ORRVILLE, OHIO — The J. M. Smucker Co. has acquired the coffee brands and business operations of Rowland Coffee Roasters, Inc., Miami, for $360 million. The transaction includes a manufacturing, distribution and office facility in Miami.
Privately-owned Rowland Coffee sells products under the Hispanic Cafe Bustelo and Cafe Pilon brands, and the company distributes to retail and food service channels concentrated in the northeastern United States and southern Florida. Rowland Coffee had sales of more than $110 million in 2010.
“This acquisition strengthens and broadens the breadth of our leadership in the U.S. retail coffee category,” said Richard Smucker, executive chairman and co-chief executive officer for J.M. Smucker, which owns the Folgers brand and is the licensee for Dunkin’ Donuts brand packaged coffee sold in retail channels such as grocery stores, mass merchandisers, club stores and drug stores. “The addition of the Cafe Bustelo and Cafe Pilon coffee brands, each with a rich heritage, provides us with a unique opportunity to establish a strong presence in coffee with Hispanic consumers in the U.S.”
Vince Byrd, president and chief operating officer for J.M. Smucker, said the addition of Rowland Coffee “is an exciting bolt-on transaction and a good strategic fit” for J.M. Smucker. He added the acquisition is expected to be accretive in fiscal 2012 and provides the company’s coffee business with greater scale and reach.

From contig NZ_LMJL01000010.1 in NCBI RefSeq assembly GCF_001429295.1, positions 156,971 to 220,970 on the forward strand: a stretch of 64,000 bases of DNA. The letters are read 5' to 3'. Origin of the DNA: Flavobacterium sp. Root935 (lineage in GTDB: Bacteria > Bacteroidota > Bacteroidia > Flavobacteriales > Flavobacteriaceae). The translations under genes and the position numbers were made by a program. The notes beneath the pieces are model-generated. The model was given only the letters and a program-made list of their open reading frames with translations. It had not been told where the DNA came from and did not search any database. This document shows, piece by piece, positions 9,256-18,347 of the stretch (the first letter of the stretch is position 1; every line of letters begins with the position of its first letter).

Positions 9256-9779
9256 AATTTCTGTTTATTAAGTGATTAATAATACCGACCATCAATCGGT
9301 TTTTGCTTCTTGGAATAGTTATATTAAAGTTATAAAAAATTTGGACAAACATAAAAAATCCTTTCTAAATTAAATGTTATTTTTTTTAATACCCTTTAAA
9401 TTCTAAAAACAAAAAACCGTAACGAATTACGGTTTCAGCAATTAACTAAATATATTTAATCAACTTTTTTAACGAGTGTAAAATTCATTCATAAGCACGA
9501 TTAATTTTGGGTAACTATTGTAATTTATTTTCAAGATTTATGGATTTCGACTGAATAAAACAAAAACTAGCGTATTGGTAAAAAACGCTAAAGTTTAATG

The transaction is expected to contribute approximately 5c per diluted common share to fiscal 2012 earnings, excluding one-time costs of the transaction, J.M. Smucker said. The company intends to leverage its existing coffee infrastructure to expand distribution and marketing support of the acquired brands. Manufacturing operations are expected to be consolidated into J.M. Smucker’s existing coffee facilities in New Orleans in approximately three years. The consolidation of operations is expected to achieve additional cost savings of approximately 10c per diluted common share in the first full year after completion of consolidation, excluding one-time costs.
J.M. Smucker said one-time costs related to the acquisition are estimated to total $25 million to $30 million, including approximately $15 million of noncash charges associated with closing the Miami facilities. Approximately $10 million of the one-time costs are expected to be incurred in fiscal 2012, with the remaining incurred through 2014.